367849ea9f427fc8d8f07d37f3e1d0c6.ppt

- Количество слайдов: 25

P E E R Ground Motions: Basin Modeling and Rapid Response Douglas Dreger Dept. of Earth and Planetary Science University of California, Berkeley 2002 PEER Annual Meeting

Outline • Validation of numerical codes for basin response modeling • Rapid near-fault strong ground motion estimation and reporting

Forecasting Ground Motions Assuming a kinematic source model and 3 D velocity structure we can simulate strong ground motion time histories. Simulated PGV • What is the variation in possible rupture kinematics? • How well known is the 3 D velocity structure? • How well calibrated are the numerical routines?

Numerical Code Validation • PEER/Lifelines funded research project to verify performance of finite-difference and finite-element algorithms for the simulation of time histories for 3 D velocity structure • Multi-Institutional Working Group: – Steve Day (SDSU) - Coordinating PI – Robert Graves & Arben Pitarka (URS) – Douglas Dreger & Shawn Larsen (UCB/LLNL) – Kim Olsen (UCSB) – Jacobo Bielak (CMU)

Summary of Project • Validation with simple geometries and sources – halfspace & layered velocity models – point-source and propagating-source models – anelastic loss • Validation with SCEC 3 D reference model – minimum Vs of 500 and 200 m/s tested • Northridge simulation and comparison with observations – Work is underway

Methods • 4 Finite Difference (structured regular grid) – UCSB, LLNL/UCB, URS – Main Variations: Parallelism Memory management Gridding strategies Surface Boundary conditions Absorbing boundaries Material interface treatment Source formulation • Finite Element (unstructured irregular grid) – CMU – Serial grid generation – Parallel execution via automated domain decomposition

• Low-velocity elastic layer • Propagating dislocation Problem 4

Problems 5 & 6 • SCEC So. Calif. Seismic Velocity Model • Problem 5: Min. S wavespeed 200 m/s • Problem 6: Min. S wavespeed 500 m/s

SCEC Model--Min. S velocity 500 m/s

Discretization of Shallow Velocity Profile Actual Profiles • very slow nearsurface velocity • strong nearsurface velocity gradients • Considerable site variability The various numerical codes differ in gridding strategy Resulting in quite different cellcentered sampling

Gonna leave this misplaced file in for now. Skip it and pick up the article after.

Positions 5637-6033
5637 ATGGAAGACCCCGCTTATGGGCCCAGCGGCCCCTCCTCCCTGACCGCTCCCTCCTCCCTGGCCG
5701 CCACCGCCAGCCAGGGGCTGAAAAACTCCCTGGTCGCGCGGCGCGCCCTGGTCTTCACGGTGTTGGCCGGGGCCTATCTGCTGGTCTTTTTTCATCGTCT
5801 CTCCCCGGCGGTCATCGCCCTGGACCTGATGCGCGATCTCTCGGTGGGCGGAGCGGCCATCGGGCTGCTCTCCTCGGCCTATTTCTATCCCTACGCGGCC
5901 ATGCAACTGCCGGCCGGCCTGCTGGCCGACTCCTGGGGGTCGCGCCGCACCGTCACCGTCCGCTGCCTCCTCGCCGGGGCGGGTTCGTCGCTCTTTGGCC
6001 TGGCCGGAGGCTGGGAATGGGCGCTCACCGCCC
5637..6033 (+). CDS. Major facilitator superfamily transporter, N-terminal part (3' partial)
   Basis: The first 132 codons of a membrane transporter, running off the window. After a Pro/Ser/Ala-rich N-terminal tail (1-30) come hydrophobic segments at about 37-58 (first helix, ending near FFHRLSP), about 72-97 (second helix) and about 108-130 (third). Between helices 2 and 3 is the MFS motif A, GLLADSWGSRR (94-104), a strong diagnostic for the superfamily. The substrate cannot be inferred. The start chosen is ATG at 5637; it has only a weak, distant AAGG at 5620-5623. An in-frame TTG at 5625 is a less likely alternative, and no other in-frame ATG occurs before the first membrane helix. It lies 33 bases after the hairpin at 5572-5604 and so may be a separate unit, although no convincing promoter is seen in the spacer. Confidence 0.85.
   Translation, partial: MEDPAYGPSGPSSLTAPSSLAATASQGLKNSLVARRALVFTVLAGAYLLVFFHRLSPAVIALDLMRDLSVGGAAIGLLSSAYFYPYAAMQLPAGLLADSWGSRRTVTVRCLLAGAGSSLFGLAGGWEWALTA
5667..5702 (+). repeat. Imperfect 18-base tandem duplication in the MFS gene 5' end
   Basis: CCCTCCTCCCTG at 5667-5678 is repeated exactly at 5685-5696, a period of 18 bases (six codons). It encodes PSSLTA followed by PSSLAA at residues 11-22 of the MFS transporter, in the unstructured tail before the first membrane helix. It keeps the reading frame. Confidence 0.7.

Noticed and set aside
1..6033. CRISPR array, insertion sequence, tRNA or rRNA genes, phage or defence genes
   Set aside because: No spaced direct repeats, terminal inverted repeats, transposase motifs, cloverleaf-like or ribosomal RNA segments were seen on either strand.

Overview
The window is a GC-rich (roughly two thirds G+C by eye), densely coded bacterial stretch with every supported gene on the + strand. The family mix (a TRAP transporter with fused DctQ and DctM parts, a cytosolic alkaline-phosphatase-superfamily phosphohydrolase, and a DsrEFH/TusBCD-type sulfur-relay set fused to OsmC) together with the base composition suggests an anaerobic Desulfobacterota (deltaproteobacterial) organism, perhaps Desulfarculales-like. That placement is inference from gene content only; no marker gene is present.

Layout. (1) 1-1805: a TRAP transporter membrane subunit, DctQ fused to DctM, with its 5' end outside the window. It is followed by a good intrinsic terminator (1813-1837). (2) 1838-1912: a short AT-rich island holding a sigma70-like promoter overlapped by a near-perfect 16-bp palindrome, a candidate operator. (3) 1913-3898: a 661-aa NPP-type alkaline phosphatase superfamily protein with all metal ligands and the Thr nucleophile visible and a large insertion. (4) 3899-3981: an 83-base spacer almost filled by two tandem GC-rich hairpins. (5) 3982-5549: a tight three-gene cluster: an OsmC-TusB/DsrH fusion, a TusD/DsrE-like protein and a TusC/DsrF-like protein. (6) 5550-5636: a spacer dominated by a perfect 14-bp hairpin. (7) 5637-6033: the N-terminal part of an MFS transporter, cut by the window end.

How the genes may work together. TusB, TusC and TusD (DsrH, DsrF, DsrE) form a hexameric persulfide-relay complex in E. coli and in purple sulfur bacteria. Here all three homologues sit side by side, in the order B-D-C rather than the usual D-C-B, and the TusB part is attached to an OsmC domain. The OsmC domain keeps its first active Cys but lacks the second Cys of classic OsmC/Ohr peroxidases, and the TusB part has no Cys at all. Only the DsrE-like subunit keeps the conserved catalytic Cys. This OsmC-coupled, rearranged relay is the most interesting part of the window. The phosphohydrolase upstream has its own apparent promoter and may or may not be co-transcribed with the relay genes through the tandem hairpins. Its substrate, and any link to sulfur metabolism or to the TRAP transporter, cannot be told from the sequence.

Future Plans • Apply methodologies to Northridge to: – Validate source models – Validate wave propagation models – Characterize uncertainties • Document the results – Detailed problem descriptions are available by ftp – down-loadable waveforms will also be made available – Journal article • Proposed PEER/SCEC project to – application of the codes to both northern and southern California ground motion problems – further coordinate testing of modeling procedures

Rapid Response Ground Motions • PEER/Lifelines funded research project to develop a nearrealtime system for automated finite-source inversion and near -fault ground motion estimation • Berkeley Seismological Laboratory Team – Douglas Dreger, PI – Asya Kaverina, Pete Lombard, Lind Gee, and Douglas Neuhauser

Rapid Characterization of Strong Ground Shaking: Shake. Map

Station Coverage is a Concern • Shakemaps depend strongly on station coverage. – Robust in well instrumented regions – Dependent upon estimated ground motions in poorly instrumented regions • Regional variations in station coverage, and telemetry outages can impact the ability to rapidly characterize strong shaking levels

Northridge PGA Shake. Map in Deteriorating Coverage Tri. Net Stations 40 km spacing Very sparse Hypothetical case for Northridge but a real problem for other regions. Can we simulate near-fault strong ground motions in areas of sparse coverage?

Automated Processing Stream at the Berkeley Seismological Laboratory Hypocenter & magnitude Finite-fault 30 s-4 min 11 -20 min Ground-motion map Seismic Moment Tensor 6 -9 min 12 -35 min

Example of kinematic finite-source model for the Northridge earthquake

Shake. Map improvement with finitesource information Tri. Net Stations Raw Data Finite-source augmented 40 km spacing Very sparse

Hector Mine Earthquake: Tri. Net Shake. Maps Automatic Map Revised Map

Hector Mine Earthquake - Preliminary Result Comparison of PGV observations and predictions Combining observations & predictions to produce a Shake. Map

Comparison of Tri. Net and Our Shake. Maps

Hector Mine Earthquake - Revision Surface fault offset, GPS and SAR data also used Kaverina et al. (2002)

Hector Mine Kinematics

Hector Mine: Finite-source PGV Shake. Maps Automated Result Utilized seismic data only at realtime reporting stations Dreger and Kaverina (2000) Revised Result Utilized improved seismic coverage, surface fault offsets, GPS, and SAR data Kaverina et al. (2002)

Summary of Results • Our approach is designed to rapidly characterize near-fault strong ground motions in both well and poorly instrumented regions. • The 1999 Hector Mine earthquake provided a successful test of the concept. • The approach has been implemented as a processing stage of the Rapid Earthquake Data Integration (REDI) realtime processing system at the Berkeley Seismological Laboratory (BSL) – Currently being evaluated in a test mode • As implemented there are three Shake. Map stages: – Tri. Net Shake. Map (4 -6 minutes) – Directivity Corrected Shake. Map (~15 minutes) – Finite-source Augmented Shake. Map (~30 minutes) • We are working with the southern and northern California Shake. Map working groups towards integration of our method into the authoritative Shake. Map system for California